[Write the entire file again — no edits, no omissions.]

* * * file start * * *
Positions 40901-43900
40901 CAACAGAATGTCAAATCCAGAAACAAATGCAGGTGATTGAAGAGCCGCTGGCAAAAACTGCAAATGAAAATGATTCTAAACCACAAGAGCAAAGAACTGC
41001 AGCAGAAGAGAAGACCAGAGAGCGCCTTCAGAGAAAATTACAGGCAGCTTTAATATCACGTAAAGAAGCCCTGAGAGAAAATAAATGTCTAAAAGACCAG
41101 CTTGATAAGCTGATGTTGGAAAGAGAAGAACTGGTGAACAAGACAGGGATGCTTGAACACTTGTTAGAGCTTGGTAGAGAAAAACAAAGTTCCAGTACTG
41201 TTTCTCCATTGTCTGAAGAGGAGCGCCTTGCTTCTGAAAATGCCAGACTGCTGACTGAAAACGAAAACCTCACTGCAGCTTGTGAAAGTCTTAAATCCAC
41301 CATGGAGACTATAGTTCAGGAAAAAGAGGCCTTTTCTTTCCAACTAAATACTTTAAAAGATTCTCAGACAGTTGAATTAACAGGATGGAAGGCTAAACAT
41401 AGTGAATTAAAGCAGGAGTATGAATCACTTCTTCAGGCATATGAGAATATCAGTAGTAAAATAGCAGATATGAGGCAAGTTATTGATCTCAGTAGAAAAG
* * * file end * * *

Positions 40901-43900
40901 CAACAGAATGTCAAATCCAGAAACAAATGCAGGTGATTGAAGAGCCGCTGGCAAAAACTGCAAATGAAAATGATTCTAAACCACAAGAGCAAAGAACTGC
41001 AGCAGAAGAGAAGACCAGAGAGCGCCTTCAGAGAAAATTACAGGCAGCTTTAATATCACGTAAAGAAGCCCTGAGAGAAAATAAATGTCTAAAAGACCAG
41101 CTTGATAAGCTGATGTTGGAAAGAGAAGAACTGGTGAACAAGACAGGGATGCTTGAACACTTGTTAGAGCTTGGTAGAGAAAAACAAAGTTCCAGTACTG
41201 TTTCTCCATTGTCTGAAGAGGAGCGCCTTGCTTCTGAAAATGCCAGACTGCTGACTGAAAACGAAAACCTCACTGCAGCTTGTGAAAGTCTTAAATCCAC
41301 CATGGAGACTATAGTTCAGGAAAAAGAGGCCTTTTCTTTCCAACTAAATACTTTAAAAGATTCTCAGACAGTTGAATTAACAGGATGGAAGGCTAAACAT
41401 AGTGAATTAAAGCAGGAGTATGAATCACTTCTTCAGGCATATGAGAATATCAGTAGTAAAATAGCAGATATGAGGCAAGTTATTGATCTCAGTAGAAAAG